Sundance Capsules: Shadow Dancer & Room 237January 27th, 2012 | Posted by in Sundance Film Festival
James Marsh is a heralded documentary filmmaker with Wisconsin Death Trip, Man on Wire, and Project Nim to his credit. He’s also an apt dramatist with the underrated The King and Red Riding: In the Year of Our Lord 1980, the best film of that trilogy. His new Belfast-set IRA thriller Shadow Dancer is effective, especially since Tinker Tailor Soldier Spy just proved that slow-burning story mechanics are better than chases, explosions, and shouted exposition. Andrea Riseborough stars as Collette McVeigh, a single mother and active member of the IRA who turns informant for MI5 after an aborted bombing attempt in the London subway system. She falls into the noble hands of Clive Owen‘s mid-level agent, who lays out her ultimatum. Despite bouts of unoriginal dialogue and overt symbolism (Riseborough wears a red trench in almost every scene after she turns mole), traces of familiarity end there. Even Owen’s superior, Gillian Anderson, misinterprets his effort to protect Collette as he goes a bit rogue once he realizes a second, more entrenched informant is in the mix. There are two nice twists at the end, one of them ambiguous.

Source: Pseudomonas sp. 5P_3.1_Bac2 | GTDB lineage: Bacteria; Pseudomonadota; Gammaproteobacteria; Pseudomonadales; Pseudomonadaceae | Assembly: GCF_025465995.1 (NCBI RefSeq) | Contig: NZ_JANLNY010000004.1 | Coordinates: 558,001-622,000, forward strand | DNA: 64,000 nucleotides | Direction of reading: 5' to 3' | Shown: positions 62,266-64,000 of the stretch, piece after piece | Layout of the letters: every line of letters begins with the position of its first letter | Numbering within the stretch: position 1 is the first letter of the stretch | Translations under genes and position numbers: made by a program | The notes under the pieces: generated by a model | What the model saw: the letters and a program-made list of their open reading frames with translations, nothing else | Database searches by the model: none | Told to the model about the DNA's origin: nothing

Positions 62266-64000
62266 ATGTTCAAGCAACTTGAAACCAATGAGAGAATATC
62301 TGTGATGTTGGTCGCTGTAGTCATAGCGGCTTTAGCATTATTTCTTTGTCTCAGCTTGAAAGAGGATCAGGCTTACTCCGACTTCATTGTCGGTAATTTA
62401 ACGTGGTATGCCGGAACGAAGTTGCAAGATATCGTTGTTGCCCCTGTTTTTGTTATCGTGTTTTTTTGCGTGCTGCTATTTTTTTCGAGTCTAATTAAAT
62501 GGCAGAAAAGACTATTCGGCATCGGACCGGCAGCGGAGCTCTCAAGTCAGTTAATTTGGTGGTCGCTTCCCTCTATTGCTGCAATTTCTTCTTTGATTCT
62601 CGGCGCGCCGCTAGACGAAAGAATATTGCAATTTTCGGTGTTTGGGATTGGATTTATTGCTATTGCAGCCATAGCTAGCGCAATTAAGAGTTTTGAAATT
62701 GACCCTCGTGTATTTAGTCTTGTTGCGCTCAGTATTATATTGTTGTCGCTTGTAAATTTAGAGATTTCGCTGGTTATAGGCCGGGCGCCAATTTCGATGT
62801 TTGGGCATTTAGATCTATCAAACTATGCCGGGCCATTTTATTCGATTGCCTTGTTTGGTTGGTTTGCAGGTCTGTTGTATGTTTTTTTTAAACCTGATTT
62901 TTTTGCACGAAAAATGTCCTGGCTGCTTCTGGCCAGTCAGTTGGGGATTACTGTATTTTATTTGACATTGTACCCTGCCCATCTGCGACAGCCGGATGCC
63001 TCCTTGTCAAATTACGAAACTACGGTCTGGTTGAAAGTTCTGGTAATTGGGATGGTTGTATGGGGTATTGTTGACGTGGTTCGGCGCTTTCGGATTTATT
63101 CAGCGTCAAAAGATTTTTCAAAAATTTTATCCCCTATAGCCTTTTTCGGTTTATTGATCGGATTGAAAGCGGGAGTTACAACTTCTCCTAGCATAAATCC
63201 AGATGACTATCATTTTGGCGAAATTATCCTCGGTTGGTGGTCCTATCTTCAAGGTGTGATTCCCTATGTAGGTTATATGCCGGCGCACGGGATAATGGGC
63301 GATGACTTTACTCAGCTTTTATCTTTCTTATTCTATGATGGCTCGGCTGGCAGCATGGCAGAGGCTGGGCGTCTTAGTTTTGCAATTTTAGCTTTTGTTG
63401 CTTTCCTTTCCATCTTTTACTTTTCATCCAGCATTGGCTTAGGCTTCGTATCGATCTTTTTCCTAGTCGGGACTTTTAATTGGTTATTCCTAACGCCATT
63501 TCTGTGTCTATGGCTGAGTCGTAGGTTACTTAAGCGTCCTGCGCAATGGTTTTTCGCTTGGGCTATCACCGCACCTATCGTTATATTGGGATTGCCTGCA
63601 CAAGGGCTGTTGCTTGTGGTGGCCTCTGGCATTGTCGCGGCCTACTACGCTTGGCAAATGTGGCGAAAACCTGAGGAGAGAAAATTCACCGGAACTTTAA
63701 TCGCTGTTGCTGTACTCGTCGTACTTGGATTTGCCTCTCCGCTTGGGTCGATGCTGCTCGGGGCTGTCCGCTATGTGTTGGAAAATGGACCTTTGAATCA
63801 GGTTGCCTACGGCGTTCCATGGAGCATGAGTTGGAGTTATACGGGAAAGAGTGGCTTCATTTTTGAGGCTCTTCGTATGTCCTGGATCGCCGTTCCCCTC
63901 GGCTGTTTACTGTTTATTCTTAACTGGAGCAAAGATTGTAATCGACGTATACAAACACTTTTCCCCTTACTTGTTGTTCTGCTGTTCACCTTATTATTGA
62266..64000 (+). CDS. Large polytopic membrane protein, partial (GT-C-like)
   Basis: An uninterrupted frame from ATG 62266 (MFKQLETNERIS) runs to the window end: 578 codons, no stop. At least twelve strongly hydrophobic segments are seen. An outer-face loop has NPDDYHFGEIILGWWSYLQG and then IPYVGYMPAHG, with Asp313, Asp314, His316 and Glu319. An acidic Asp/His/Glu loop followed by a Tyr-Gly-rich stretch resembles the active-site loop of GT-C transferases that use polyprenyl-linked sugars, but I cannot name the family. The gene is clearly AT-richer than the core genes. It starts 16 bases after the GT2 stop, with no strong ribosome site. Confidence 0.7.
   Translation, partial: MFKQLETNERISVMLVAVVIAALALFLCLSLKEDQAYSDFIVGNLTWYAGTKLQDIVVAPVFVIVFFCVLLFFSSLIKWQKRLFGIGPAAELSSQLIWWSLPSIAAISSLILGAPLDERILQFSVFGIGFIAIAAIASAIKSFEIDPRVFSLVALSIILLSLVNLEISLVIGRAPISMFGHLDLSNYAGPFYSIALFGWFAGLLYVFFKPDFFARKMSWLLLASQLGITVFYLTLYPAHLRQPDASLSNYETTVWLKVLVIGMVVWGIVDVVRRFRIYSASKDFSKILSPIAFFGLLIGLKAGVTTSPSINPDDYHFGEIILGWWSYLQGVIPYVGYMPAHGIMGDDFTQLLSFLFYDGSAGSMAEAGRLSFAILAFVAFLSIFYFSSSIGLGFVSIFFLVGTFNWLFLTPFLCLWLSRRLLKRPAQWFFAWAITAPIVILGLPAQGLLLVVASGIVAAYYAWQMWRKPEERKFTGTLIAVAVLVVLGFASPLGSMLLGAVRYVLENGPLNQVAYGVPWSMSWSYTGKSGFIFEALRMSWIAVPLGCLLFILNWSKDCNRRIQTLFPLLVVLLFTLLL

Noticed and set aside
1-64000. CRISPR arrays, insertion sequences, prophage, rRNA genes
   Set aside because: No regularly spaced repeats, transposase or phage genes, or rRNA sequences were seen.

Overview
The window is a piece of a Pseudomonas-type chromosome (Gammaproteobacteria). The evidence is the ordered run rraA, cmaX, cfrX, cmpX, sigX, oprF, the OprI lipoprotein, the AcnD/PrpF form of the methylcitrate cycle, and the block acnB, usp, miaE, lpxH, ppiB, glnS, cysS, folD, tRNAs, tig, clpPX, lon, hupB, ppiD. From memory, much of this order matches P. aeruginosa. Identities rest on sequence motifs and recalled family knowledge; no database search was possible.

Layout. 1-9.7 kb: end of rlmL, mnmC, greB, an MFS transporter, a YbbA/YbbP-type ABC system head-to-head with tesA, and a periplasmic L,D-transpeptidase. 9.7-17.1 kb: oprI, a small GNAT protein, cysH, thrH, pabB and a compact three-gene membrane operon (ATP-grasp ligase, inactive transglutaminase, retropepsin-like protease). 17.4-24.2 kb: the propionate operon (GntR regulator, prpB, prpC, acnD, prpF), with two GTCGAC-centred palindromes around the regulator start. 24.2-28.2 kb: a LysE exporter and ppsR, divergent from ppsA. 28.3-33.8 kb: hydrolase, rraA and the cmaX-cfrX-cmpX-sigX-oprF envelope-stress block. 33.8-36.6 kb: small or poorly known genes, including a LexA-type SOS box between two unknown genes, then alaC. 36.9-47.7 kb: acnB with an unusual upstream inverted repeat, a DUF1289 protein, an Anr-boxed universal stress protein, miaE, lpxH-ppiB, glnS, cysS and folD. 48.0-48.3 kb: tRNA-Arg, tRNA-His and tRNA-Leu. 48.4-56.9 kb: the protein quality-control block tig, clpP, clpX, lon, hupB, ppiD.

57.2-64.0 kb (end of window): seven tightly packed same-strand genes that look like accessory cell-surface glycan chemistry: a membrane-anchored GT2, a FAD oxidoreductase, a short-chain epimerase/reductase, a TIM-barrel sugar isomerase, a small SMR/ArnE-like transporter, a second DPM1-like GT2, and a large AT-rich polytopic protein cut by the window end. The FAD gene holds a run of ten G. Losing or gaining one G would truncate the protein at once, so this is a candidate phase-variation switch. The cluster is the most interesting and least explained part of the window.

Room 237 is billed as a “subjective documentary” on hidden meanings in the film version of The Shining. It’s definitely a crowd pleaser for people who think the world will end this year, or those who have played Dark Side of the Moon while watching The Wizard of Oz. Interviewees offer up a series of insights that blur the line between credibility and fanaticism, but director Rodney Ascher, who also edited his work, knows how to respect his cast while entertaining his audience. The notion that Stanley Kubrick created the film as a way of dealing with his feelings about the Holocaust and American imperialism are viable, while some people take what can only be continuity errors to another level of our obsessive search for meaning. More than anything, the documentary is a testament to Ascher’s editing skills, as he recontextualizes footage from Kubrick’s oeuvre with a deft hand. I’m unsure if his work will be picked up for theatrical release, but I think a long shelf life awaits.
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